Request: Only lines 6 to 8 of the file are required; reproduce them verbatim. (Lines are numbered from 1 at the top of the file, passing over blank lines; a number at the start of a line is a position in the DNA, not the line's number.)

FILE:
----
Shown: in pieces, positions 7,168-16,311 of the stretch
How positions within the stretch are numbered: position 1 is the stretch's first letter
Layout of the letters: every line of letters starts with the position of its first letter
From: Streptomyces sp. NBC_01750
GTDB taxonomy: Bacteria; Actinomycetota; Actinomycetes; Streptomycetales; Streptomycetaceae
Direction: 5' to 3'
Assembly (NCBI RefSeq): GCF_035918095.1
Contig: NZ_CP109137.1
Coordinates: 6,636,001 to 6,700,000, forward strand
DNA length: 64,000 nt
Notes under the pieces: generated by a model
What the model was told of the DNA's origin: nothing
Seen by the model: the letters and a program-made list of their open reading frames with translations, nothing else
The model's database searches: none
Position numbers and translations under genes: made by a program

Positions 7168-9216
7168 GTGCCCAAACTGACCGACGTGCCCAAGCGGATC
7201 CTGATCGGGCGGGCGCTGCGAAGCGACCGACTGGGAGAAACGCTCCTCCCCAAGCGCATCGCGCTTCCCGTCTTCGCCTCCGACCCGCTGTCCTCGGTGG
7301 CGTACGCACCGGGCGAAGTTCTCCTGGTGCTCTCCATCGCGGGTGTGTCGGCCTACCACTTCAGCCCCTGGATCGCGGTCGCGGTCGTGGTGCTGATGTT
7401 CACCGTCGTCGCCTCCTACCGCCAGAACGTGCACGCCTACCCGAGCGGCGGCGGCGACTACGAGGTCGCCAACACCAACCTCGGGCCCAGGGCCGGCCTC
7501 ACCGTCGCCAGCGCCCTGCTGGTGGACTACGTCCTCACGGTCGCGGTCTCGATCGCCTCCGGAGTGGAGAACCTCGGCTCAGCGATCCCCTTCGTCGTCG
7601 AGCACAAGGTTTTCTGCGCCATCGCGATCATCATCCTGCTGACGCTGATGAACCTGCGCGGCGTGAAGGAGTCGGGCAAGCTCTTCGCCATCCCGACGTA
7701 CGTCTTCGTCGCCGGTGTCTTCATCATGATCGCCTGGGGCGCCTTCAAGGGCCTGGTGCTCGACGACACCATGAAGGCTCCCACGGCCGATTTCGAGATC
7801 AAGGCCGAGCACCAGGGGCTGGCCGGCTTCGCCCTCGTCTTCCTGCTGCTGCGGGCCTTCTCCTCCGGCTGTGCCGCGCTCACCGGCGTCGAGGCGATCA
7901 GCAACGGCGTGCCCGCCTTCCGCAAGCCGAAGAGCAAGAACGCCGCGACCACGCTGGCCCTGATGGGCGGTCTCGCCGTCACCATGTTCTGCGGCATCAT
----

Direction: 5' to 3'
Assembly (NCBI RefSeq): GCF_035918095.1
Contig: NZ_CP109137.1